Bethany House, BLOG, Favorite, NetGalley, PB

Veiled in Smoke by Jocelyn Green

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About the Book

Title: Veiled in Smoke

Series: The Windy City Saga (#1)

Author: Jocelyn Green

Publisher: Bethany House Publishers

Released: February 4, 2020 ( I read an ARC.)

Genre: Christian Historical

Meg and Sylvie Townsend manage the family bookshop and care for their father, Stephen, a veteran still suffering in mind and spirit from his time as a POW during the Civil War. But when the Great Fire sweeps through Chicago’s business district, they lose much more than just their store.

The sisters become separated from their father, and after Meg burns her hands in an attempt to save a family heirloom, they make a harrowing escape from the flames with the help of Chicago Tribune reporter Nate Pierce. Once the smoke clears away, they reunite with Stephen, only to learn soon after that their family friend not only died during the fire–he was murdered. Even more shocking, Stephen is charged with the crime and committed to the Cook County Insane Asylum. Though homeless, injured, and suddenly unemployed, Meg must not only gather the pieces of her shattered life, but prove her father’s innocence before the asylum truly drives him mad.

My Review

“It was a lie, Meg had realized years ago, that the end of the war meant the end of suffering.” The Civil War is over, and the boys and men who survived are home. Yet Meg and her sister, Sylvie Townsend, discover that Stephen Townsend’s time in notorious Andersonville has wreaked havoc with his grip on reality. Meanwhile, Nathaniel Pierce of the Chicago Tribune interviews Stephen as a veteran. Life becomes murky when the city catches fire and Stephen’s best friend is murdered, leaving Stephen the cops’ main suspect.

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Jocelyn Green is an expert at creating historically accurate and intriguing backgrounds while painting in-depth portraits of her characters. Both Meg and Sylvie exhibit intense loyalty and love for their parents, as well as a great need for their approval. Unfortunately, their understanding of their parents’ love and care is limited by the blinders they wear.
The young ladies also wear blinders when it comes to the young men in their lives. They cannot truly see the love, honesty, and true character(or lack thereof) of their beaux.
So many ideas and themes are presented. Forgiveness. The idea that it’s ok to be imperfect, and in fact, sometimes imperfect is better. Also, accepting life as it is, imperfect, not expecting it to be rosy or requiring others to be perfectly well or perfectly behaved all the time. (Ouch! Preaching to myself!!) True compassion. Sometimes we can’t achieve this until we’ve walked a mile in somebody else’s shoes, or at least had a bit of hardship in life. Faith, believing God is limitless and truly in control.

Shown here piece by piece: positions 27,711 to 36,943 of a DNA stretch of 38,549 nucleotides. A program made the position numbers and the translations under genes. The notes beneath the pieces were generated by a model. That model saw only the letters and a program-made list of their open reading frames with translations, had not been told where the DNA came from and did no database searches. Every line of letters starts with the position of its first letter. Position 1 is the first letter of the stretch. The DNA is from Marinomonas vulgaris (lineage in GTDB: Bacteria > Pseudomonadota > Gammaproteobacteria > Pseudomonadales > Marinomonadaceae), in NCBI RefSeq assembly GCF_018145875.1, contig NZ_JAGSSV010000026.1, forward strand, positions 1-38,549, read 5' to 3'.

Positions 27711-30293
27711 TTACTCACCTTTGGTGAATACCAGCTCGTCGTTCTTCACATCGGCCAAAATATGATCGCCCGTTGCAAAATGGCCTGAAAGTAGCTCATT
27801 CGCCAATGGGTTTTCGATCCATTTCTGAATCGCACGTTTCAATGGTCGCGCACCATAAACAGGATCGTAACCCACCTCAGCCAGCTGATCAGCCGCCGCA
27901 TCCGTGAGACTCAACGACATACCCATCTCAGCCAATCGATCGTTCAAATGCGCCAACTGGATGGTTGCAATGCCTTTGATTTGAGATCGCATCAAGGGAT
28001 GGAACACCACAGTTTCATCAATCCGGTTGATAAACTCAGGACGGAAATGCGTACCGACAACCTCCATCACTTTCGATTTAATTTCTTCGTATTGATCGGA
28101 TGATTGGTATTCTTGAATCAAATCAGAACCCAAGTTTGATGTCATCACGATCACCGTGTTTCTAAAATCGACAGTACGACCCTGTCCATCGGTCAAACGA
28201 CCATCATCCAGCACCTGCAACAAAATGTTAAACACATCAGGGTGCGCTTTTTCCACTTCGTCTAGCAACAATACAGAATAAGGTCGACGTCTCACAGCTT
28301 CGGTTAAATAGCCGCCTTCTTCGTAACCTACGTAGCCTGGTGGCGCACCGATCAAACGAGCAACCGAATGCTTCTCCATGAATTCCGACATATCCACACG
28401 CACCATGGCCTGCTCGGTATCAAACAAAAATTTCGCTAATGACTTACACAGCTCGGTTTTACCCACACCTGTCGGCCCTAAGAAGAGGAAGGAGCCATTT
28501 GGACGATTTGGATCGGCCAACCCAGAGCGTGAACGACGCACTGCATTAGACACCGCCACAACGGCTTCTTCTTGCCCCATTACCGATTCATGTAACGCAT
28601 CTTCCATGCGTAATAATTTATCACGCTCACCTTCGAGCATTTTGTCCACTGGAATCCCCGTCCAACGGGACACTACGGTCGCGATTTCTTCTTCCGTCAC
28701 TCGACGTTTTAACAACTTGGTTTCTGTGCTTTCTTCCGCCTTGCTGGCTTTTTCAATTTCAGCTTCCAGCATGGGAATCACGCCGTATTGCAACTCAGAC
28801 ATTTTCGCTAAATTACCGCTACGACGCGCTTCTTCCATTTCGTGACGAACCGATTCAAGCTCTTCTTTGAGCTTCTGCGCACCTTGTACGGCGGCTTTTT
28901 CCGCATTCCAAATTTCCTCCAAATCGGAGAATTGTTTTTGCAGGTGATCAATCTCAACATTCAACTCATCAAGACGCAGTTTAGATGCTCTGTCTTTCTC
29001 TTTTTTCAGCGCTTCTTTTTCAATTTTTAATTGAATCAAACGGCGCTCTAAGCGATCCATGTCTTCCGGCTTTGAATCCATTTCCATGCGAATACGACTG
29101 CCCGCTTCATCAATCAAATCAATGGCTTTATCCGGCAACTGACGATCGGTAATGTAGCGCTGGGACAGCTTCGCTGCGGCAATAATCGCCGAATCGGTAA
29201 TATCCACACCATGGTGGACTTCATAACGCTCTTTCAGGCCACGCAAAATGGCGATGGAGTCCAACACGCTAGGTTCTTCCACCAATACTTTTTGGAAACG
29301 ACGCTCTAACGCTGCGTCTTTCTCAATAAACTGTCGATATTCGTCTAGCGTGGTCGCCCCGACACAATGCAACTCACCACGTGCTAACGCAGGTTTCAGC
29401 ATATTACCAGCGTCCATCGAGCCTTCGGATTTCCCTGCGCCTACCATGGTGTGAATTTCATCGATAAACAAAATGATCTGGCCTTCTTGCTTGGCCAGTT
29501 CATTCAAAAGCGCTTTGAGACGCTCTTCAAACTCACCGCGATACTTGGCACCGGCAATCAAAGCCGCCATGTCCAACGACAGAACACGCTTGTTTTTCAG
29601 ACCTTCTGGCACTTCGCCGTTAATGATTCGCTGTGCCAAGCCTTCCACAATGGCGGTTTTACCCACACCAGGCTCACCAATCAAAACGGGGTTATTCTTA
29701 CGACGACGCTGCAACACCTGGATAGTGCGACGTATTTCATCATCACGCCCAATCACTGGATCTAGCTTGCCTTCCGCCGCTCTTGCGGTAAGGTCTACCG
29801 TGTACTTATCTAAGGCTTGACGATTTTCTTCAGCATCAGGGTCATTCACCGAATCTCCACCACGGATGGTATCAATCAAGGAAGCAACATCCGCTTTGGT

Two more thoughts. It was hard to breathe as I traveled with Meg and Sylvie and Nate as they desperately tried to outrun the Great Fire. I could smell the smoke, my lungs felt full to bursting, and my anxiety level was high. And then many somethings began falling from the sky!

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I had never heard of the term, “soldier’s heart.” How fitting. How sad. So many times, we, the civilians for whom those men and now women sacrificed, refuse to understand and accept with open arms our vets who return to us.
As usual, Jocelyn Green will have me thinking for a long time to come about people and their treatment of others.
I received a complimentary copy of this book from the author and publisher. No positive response was required. All opinions are my own.
 

My Rating

5 Stars- Hits My Reading Sweet Spot ( and makes me think and think!)

About the Author

2578437Jocelyn Green is a former journalist who puts her investigative skills to work in writing both nonfiction and historical fiction to inspire faith and courage.

The honors her books have received include the Christy Award in historical fiction and gold medals from the Military Writers Society of America and the Advanced Writers and Speakers Association.

Complex and nuanced characters, rich historical detail and twisting plots make her novels immersive experiences. Her fiction has been praised by Historical Novel Society, Romantic Times, Library Journal, historians specializing in her novels’ time periods, as well as popular and acclaimed authors Laura Frantz, Lori Benton, Jody Hedlund, Sarah Sundin, Joanne Bischof, Julie Lessman, and more.

Jocelyn loves Broadway musicals, the color red, strawberry-rhubarb pie, Mexican food, and well-done documentaries. She lives in Iowa with her husband, two children, and two cats she should have named Catticus Finch and Purrman Meowville.

Visit her at jocelyngreen.com.

 

 

 

 

 

BLOG, Favorite, NetGalley, Revell

An Uncommon Woman by Laura Frantz

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About the Book

Title: An Uncommon Woman

Author: Laura Frantz

Genre: Christian Historical Romance

Publisher: Revell